This past weekend, the TDE emcee defended his fandom of Lil Pump, a South Floridian rapper who loves Xanax, has openly bragged about hitting girls and, earlier this year, was filmed randomly firing a gun out of a car window.
“‘Awe Q, why you listening to Lil Pump?'” he said on Snapchat. “Because bitch, I ain’t born like you. I don’t listen to one style of music. Niggas always in my comments when I play Lil Pump. Nigga I fuck with it.”
Having heard Lil Pump's newly-released, self-titled album this past weekend—to be clear, I skimmed through it because it was jarringly impossible to listen to any song for longer than 30 seconds—I have absolutely no clue what Q is hearing in Pump's music that has turned him into such a staunch supporter, but I'm not under the illusion Q only listens to rap music that sounds similar to what Q himself has produced.
“Look, my favorite rapper Nas, but if you think I just want to listen to that style of music all day every day, you a fucking idiot,” Q added. “And that’s probably why you in the same spot you stuck at. ‘Cause your mind ain’t open to new shit, different shit.”
What Q fails to mention in his video, but is central to his argument, is that time and place both play a key role in listening preferences and habits. For example, a hip-hop head who grew up during the '90s golden era might still prefer 21 Savage or Chief Keef during a workout, while a 17-year-old who was birthed after the Willennium and enjoys more intellectual lyricism might prefer Rakim or Public Enemy during a late-night listening session under headphones.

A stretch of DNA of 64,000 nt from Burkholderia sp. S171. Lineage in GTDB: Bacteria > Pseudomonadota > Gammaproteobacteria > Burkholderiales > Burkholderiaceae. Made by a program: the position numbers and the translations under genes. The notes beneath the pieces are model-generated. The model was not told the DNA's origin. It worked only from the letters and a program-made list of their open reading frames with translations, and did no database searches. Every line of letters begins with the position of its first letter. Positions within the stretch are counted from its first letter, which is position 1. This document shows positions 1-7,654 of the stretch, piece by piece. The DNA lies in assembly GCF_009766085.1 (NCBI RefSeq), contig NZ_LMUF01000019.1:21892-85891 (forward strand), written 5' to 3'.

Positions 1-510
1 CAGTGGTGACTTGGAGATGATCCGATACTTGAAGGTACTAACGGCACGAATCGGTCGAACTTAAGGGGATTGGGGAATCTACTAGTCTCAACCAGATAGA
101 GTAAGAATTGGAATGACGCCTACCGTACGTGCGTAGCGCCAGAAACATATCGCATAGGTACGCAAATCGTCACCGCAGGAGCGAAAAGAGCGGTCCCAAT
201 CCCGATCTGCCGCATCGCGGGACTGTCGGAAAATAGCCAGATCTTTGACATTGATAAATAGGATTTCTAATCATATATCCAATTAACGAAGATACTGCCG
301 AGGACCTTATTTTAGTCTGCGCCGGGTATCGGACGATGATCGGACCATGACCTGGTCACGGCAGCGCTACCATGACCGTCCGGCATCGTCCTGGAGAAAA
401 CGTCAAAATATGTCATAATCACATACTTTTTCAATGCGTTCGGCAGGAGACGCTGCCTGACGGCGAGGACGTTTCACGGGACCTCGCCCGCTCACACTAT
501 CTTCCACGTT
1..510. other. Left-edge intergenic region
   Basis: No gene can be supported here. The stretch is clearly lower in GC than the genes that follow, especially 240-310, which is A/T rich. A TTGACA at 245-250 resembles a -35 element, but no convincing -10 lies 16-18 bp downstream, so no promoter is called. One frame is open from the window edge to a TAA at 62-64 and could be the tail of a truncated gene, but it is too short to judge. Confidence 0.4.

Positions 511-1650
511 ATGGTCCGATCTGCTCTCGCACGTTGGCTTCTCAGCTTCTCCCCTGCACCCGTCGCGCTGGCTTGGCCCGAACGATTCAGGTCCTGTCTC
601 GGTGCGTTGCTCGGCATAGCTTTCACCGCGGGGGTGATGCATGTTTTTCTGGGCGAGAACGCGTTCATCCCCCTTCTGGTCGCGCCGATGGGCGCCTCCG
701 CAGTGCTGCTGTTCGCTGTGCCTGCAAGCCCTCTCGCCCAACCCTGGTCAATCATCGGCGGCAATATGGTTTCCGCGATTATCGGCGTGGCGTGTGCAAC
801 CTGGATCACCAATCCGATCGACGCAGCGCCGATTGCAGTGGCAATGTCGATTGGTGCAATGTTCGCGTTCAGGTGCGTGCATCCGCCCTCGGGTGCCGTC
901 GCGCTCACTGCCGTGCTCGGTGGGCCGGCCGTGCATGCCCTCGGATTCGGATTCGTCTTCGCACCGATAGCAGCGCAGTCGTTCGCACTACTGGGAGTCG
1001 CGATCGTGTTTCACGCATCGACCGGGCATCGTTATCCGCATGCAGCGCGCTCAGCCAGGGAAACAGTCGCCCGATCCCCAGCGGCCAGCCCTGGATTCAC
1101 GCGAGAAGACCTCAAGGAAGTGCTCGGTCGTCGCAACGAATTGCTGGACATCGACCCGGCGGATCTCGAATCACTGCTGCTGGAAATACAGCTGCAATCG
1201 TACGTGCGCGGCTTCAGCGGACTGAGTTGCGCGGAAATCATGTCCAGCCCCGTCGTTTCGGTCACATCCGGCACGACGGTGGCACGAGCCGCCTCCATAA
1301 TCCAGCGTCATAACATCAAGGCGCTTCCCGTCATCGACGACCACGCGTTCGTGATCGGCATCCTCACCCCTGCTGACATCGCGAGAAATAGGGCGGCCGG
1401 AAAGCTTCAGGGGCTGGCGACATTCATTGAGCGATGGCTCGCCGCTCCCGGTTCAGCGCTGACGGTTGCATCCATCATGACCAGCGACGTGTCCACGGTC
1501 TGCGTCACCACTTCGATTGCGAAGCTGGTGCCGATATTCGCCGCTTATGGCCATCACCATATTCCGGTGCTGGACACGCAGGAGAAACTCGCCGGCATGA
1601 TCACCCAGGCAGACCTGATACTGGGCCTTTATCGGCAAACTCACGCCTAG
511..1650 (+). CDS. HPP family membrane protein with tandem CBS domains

Not listening to Lil Pump doesn't make anyone a fucking idiot—the opposite might actually be true—but Q's overarching point is valid. Different people have different tastes, and criticizing others for listening to music they enjoy helps no one (and makes you sound like an asshole).
Variety is and always has been the spice of life and now, thanks to on-demand streaming and Generation Playlist, it's easier than ever before to consume everything and anything.